Dwyane Wade’s knee was drained once during the playoffs, but for most of the postseason it was his knee draining his game.
Wade’s trademark explosivness was gone, there was not much lift on his jumper, he moved more slowly than normal. He became a second option to LeBron
In the coming weeks he is going to have doctors look at his knee — that will determine if he needs surgery and if he can play in the Olympics — but he is not using that as an excuse for his down (by his standards) playoff performance.
Wade said he might work with a shooting coach “for the first time ever” after a postseason in which he shot 31 percent on mid-range jumpers (50 for 163) and 29 percent on three-pointers (10 for 34).
The goal, he said, “is to try to do more in the sense of my three-point game and midrange game, getting that back. My mechanics aren’t that bad. I don’t have an ugly shot, not one of those Shawn Marion shots. There are certain things in my shot I can change.”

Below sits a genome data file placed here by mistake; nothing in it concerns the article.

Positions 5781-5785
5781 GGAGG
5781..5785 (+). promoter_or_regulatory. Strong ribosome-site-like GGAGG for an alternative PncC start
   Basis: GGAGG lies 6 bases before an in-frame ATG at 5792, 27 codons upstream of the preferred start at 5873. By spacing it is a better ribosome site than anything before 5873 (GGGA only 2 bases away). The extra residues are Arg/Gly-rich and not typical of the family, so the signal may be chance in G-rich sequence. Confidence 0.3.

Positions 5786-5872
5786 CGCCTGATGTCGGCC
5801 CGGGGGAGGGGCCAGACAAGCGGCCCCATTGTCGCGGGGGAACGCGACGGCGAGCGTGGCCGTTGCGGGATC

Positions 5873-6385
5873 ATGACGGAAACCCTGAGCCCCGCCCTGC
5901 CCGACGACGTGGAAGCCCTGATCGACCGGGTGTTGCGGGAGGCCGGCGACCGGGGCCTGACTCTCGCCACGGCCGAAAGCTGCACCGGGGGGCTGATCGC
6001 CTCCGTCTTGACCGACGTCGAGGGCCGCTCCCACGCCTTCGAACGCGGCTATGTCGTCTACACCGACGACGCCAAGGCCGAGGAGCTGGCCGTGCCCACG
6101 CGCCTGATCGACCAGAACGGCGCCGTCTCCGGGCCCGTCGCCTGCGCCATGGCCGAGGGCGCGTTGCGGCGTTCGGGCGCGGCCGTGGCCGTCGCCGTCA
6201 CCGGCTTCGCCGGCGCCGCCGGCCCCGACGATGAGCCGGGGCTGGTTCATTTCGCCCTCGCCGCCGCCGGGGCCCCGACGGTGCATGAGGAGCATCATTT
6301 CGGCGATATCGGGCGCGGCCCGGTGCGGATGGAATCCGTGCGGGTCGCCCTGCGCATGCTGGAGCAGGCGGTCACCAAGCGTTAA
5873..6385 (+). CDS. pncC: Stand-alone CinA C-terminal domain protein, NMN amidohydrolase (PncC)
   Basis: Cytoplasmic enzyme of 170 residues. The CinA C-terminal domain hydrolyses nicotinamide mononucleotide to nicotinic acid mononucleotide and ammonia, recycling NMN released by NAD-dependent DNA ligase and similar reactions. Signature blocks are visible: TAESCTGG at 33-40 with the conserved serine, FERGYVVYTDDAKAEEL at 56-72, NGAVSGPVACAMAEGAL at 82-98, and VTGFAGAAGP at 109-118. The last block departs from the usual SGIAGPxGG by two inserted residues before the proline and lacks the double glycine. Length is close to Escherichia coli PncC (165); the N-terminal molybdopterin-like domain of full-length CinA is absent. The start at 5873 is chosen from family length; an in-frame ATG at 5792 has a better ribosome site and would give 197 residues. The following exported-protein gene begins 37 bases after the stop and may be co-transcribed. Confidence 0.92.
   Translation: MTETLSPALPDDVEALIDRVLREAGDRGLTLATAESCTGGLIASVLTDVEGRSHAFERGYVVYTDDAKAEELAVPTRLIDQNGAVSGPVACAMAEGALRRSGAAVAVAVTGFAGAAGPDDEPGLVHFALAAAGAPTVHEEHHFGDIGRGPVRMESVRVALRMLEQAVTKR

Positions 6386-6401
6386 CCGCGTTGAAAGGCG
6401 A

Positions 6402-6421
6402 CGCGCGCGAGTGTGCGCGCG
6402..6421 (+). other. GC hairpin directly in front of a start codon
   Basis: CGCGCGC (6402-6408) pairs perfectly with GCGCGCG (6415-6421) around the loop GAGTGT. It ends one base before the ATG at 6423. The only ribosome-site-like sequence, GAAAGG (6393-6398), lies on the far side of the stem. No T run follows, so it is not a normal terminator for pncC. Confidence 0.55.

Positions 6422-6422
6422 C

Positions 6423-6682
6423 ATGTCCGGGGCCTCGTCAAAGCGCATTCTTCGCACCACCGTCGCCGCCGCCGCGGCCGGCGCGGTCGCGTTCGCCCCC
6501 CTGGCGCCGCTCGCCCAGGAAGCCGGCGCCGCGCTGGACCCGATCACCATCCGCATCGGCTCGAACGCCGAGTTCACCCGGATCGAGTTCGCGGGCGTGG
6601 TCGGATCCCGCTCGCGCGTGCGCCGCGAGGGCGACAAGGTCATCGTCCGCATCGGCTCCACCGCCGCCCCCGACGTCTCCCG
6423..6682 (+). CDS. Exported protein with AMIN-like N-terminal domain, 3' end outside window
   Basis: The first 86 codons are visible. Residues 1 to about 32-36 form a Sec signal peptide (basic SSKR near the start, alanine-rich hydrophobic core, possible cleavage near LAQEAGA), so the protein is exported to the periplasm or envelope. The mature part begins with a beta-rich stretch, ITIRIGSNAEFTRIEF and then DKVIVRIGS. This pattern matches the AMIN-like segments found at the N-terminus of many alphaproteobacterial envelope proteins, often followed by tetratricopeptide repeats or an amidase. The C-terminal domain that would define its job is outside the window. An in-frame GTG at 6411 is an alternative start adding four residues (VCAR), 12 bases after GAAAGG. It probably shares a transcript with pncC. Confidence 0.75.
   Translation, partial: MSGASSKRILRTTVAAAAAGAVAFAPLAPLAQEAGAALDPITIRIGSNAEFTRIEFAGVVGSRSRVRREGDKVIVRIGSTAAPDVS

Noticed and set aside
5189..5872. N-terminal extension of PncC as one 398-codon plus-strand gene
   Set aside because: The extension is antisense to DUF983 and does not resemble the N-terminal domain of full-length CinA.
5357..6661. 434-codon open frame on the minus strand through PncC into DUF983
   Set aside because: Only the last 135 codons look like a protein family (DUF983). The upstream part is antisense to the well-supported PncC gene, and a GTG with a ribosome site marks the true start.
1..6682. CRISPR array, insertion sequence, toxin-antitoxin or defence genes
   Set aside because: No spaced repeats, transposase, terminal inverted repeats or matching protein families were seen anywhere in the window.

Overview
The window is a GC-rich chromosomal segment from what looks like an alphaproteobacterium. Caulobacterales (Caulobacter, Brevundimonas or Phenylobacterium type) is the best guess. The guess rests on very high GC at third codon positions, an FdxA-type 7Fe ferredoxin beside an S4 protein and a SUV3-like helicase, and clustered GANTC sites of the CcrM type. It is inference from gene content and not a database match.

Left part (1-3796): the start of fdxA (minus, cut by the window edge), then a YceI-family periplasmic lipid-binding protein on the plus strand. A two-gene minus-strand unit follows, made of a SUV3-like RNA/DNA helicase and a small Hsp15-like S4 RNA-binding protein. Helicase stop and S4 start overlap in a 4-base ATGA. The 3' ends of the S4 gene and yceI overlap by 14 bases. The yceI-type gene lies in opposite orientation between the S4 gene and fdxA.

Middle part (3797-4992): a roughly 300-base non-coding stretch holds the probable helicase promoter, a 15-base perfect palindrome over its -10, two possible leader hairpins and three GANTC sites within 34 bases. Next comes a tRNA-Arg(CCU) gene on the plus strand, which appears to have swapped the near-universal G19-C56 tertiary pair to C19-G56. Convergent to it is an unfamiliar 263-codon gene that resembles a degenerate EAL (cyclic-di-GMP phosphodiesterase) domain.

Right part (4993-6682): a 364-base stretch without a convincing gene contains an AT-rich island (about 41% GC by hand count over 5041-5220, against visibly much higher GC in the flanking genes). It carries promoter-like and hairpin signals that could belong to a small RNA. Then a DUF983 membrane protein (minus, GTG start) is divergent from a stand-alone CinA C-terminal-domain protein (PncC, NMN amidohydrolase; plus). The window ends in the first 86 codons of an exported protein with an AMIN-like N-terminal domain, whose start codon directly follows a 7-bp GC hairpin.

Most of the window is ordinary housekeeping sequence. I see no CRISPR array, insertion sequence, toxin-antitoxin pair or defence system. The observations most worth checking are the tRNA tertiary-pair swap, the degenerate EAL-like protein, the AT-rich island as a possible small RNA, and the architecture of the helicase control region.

During the regular season Wade was better from the midrange — he shot 39.4 percent from 15 feet out to the arc, and just 26.8 percent from three — but not good. The jump shot has never been his bread and butter, his ability to get to the rim has been. But as his body ages and slows he’s going to need to adjust his game, and he’s going to need that jumper more and more. A shooting coach speaks to his maturity.
But first, Wade’s knee is needs to be looked at.